Marriage Be Hard
12 Conversations to Keep You Laughing, Loving, and Learning with Your Partner
NEW YORK TIMES BESTSELLER • Discover the keys to upholding your vows while staying sane in this hilariously candid guide to relationships, from the husband-and-wife team of comedian Kevin Fredericks and influencer Melissa Fredericks
FINALIST FOR THE NAACP IMAGE AWARD • “Kev and Melissa are not afraid to tell the truth!”—Tabitha Brown, New York Times bestselling author of Feeding the Soul
Growing up, Kevin and Melissa Fredericks were taught endless rules around dating, sex, and marriage, but not a lot about what actually makes a relationship work. When they first got married, they felt alone—like every other couple had perfect chemistry while the two of them struggled. There were conversations that they didn’t know they needed to have, fears that affected how they related to each other, and seasons of change that put their marriage to the test.
Part of their story reads like a Christian fairytale: high school sweethearts, married in college, never sowed any wild oats, with two sons and a thriving marriage. But there’s another side of their story: the night Melissa kicked Kevin out of her car after years of communication problems, the time early in their marriage when Kevin bordered on an emotional affair, the way they’ve used social media and podcasts to conduct a no-holds-barred conversation about forbidden topics like jealousy, divorce, and how to be Christian and sex positive. (Because, as Kevin writes, “Your hormones don’t care about your religious beliefs. Your hormones want you to subscribe to OnlyFans.”)
In Marriage Be Hard, the authors provide a hilarious and fresh master class on what it takes to build and maintain a lasting relationship. Drawing on interviews with experts and nearly two decades of marriage, they argue that
• Compatibility is overrated.
• Communication is about way more than simply talking.
• Seeing divorce as an option can actually help your marriage.
• There’s such a thing as healthy jealousy.
Real marriage is not automatic. It ain’t no Tesla on the open road. Sometimes it’s a stick shift on a hill in the rain with no windshield wipers. But if you get comfortable visiting—and revisiting—the topics that matter, it can transform your bond with your partner and the life you’re building together.
Written for those tired of unrealistic relationship books—and for anyone wondering if they’re the only ones breaking all the rules—Marriage Be Hard is a breath of fresh air and the manual you wish existed after you said “I do.”
APPLE BOOKS REVIEW
If you’ve ever wished that marriage came with an instruction manual, this is the book for you. Kevin and Melissa Fredericks have tackled tough questions about relationships on their hit podcast The Love Hour, and in this funny, helpful guide they offer a one-stop shop for all the wedded wisdom they’ve accumulated after nearly 20 years. Kevin and Melissa use humor, common sense, and loads of experience to let married couples know they’re not alone in their challenges. They share intimate and entertaining stories from their life together to illustrate some of the many ways that partnership can go wonky. (Like reading your spouse’s texts out of context. Big yikes!) Bedroom dynamics, jealousy, fighting, communication, parenting: Kevin and Melissa can help you talk about it all. Sure, marriage can be hard, but the Frederickses are here to help make it a little bit easier.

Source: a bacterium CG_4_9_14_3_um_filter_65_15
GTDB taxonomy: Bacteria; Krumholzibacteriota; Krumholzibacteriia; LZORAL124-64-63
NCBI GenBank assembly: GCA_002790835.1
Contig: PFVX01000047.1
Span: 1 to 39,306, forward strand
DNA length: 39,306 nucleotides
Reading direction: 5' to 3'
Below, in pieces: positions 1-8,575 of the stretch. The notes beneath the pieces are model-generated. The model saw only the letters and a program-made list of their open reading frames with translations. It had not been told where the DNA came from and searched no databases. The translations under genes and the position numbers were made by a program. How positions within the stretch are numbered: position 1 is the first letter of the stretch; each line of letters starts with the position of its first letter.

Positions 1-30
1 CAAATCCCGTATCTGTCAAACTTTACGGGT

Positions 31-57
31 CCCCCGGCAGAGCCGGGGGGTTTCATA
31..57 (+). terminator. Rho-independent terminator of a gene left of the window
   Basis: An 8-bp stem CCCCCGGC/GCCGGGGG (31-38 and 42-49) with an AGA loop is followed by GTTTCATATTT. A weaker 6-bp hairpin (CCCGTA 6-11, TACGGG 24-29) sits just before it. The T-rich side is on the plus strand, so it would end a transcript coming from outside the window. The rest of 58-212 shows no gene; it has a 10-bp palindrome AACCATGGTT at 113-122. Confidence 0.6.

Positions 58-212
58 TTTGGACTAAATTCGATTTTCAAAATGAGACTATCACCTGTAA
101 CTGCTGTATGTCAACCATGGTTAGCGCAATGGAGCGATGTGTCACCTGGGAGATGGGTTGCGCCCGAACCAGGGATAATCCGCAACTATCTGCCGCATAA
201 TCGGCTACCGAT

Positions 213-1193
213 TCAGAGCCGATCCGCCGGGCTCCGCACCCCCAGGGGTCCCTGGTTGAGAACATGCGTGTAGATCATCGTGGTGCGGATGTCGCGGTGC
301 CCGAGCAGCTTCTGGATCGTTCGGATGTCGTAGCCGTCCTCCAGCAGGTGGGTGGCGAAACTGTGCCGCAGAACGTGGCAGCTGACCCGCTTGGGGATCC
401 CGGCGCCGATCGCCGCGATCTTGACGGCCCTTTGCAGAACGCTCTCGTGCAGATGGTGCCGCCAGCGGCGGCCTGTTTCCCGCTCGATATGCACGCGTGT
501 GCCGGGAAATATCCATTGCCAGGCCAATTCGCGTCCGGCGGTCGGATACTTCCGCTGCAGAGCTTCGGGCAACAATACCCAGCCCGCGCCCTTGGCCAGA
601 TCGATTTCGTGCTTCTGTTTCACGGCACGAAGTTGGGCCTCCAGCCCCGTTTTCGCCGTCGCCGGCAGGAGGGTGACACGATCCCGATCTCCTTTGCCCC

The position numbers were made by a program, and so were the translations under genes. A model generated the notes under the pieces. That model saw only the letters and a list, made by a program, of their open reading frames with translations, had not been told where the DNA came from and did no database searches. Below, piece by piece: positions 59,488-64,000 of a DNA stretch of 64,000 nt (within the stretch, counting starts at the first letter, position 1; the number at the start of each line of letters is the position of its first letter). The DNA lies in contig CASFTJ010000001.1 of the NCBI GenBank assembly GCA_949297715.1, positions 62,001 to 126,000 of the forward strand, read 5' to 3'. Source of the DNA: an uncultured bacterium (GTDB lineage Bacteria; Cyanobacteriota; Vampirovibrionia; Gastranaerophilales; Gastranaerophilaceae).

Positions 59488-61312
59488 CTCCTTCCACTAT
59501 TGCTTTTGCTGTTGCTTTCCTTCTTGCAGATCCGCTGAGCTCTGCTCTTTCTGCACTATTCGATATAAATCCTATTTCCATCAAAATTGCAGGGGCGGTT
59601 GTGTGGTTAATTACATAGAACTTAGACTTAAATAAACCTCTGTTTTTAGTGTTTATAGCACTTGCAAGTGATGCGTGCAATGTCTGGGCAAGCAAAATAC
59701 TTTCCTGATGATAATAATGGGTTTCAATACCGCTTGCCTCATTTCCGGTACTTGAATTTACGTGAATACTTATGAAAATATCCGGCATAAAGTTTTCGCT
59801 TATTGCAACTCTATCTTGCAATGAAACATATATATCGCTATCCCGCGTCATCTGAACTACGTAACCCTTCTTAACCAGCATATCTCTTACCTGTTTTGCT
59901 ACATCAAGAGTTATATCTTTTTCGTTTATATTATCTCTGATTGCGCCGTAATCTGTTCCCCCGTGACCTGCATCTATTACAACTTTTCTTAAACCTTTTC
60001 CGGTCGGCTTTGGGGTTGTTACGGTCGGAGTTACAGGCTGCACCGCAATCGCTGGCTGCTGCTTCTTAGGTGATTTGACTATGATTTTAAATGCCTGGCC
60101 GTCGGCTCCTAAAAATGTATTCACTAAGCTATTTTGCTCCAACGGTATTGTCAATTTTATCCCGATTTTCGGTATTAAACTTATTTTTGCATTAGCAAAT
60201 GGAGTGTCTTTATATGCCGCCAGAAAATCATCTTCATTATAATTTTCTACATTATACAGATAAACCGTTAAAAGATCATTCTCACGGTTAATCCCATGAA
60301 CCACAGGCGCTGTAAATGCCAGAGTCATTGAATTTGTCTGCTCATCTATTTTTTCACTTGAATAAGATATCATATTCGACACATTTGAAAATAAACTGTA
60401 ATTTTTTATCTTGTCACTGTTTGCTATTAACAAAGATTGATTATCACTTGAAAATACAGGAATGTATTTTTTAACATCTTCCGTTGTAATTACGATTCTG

The Love Hour podcasters Kevin and his wife Melissa Fredericks dial up the laughs in their candid debut about the trials of marriage. "Staying married takes some serious work, and everyone needs as much support as they can get," they write, and to that end they draw on their relationship troubles to offer guidance on resolving marital difficulties. The authors recount how Melissa felt slighted after Kevin purchased a car without consulting her because he thought it would be "the manly thing" to do, and they counsel readers to be honest with themselves about their desires and to be transparent with their partners. On sex, they describe growing up "churchy" and believing that abstinence meant purity, a belief they suggest left them ill-equipped to build a healthy sex life, which they found requires "first knowing yourself and then revealing yourself." To improve communication, the authors provide such "relationship check-in" questions as "How would you identify yourself and the roles you play in your relationship?" and "Do you have unspoken needs that aren't being met?" The authors' humor ("Sex was God's idea, and what an idea it was!") and willingness to probe intimate details of their relationship ("I have felt devastatingly alone even when Kevin was right in the next room") contribute to the appeal. The result is a funny and deeply sincere look at improving one's marriage.
An insightful read
Such an honest, real and eye opening account of the amount of work it takes to be married and stay married